When it comes to military action against the Assad regime, the United States again confronts one of the most fundamental questions of the American constitutional republic: does the president have the authority to order U.S. military force without the expressed authorisation of Congress?

If you ask most executive branch officials, you would probably hear an affirmative “yes.” Generally, the case rests on a baseline argument: as Commander-in-Chief of the U.S. Armed Forces, the president has the inherent power under Article I of the Constitution to protect and defend the United States. While Congress has the authority to declare war, they claim, the president also has the authority to deploy the U.S. military when it is needed to promote the U.S. national interest. A significant number of lawmakers accept this interpretation; Chairman Bob Corker of the Foreign Relations Committee has gone as far as suggesting that the legislative branch need not provide authorisation if an operation is “surgical” in nature.

How Congress got to the point of abdicating so much of its constitutional responsibility would take a long time to explain. Far less of a challenge is refuting the extremely broad theory that successive American presidents have used to cloak military action in the mask of legality. It takes very little time because the U.S. Constitution and the 1973 War Powers Act, could not be more clear on the matter – unless the United States is under attack or is in a situation where an attack is imminent, the president has a binding obligation to approach Congress and win congressional approval before the cruise missiles start flying.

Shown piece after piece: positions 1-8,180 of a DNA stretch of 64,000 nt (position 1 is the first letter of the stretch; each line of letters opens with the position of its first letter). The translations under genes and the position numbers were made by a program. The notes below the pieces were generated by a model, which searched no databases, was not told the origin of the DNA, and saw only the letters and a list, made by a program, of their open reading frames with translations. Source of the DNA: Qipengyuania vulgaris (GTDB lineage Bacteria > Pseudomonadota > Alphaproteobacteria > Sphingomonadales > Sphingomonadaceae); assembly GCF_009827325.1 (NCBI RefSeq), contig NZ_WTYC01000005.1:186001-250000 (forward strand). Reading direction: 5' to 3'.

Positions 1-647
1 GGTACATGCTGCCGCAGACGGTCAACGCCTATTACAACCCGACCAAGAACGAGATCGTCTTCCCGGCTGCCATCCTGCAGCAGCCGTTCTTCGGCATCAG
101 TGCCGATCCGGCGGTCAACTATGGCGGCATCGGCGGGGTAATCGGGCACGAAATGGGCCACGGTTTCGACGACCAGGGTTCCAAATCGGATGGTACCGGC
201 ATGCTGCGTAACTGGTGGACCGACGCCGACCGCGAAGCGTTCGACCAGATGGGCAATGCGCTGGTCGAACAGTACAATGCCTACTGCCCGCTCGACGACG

One does not need not be a constitutional attorney to comprehend this basic concept; it is in black-and-white in the nation’s founding document. Any other legal theory conjured up over the decades since is contrary to the principles codified in the Constitution and an infringement on the core concept of separation of powers. People who work in politics will think that is a fusty point. That doesn’t stop it being true.

The founders of the American Republic were smart enough to understand that while it is easy for a nation to start a war, it can be enormously difficult to end. It is far wiser to debate the costs and benefits of military action on the front-end rather than diving into a conflict without a national consensus.

The founders also recognised that the executive is the branch most susceptible to launching a war because it retains control of the military. The decision to wage war is placed in the hands of the legislature for a reason: it is the body most accountable to the American people. Due in part to extreme deference by that very institution, engaging in hostilities around the world today is now a quick and painless decision.

Many facets of the Syrian conflict that are mindbendingly complex. One thing, though, could not be more clear: if President Trump conducts air or missile strikes against the Assad regime without congressional authorisation, he will be one more president who chose the path of least resistance over abiding by the Constitution.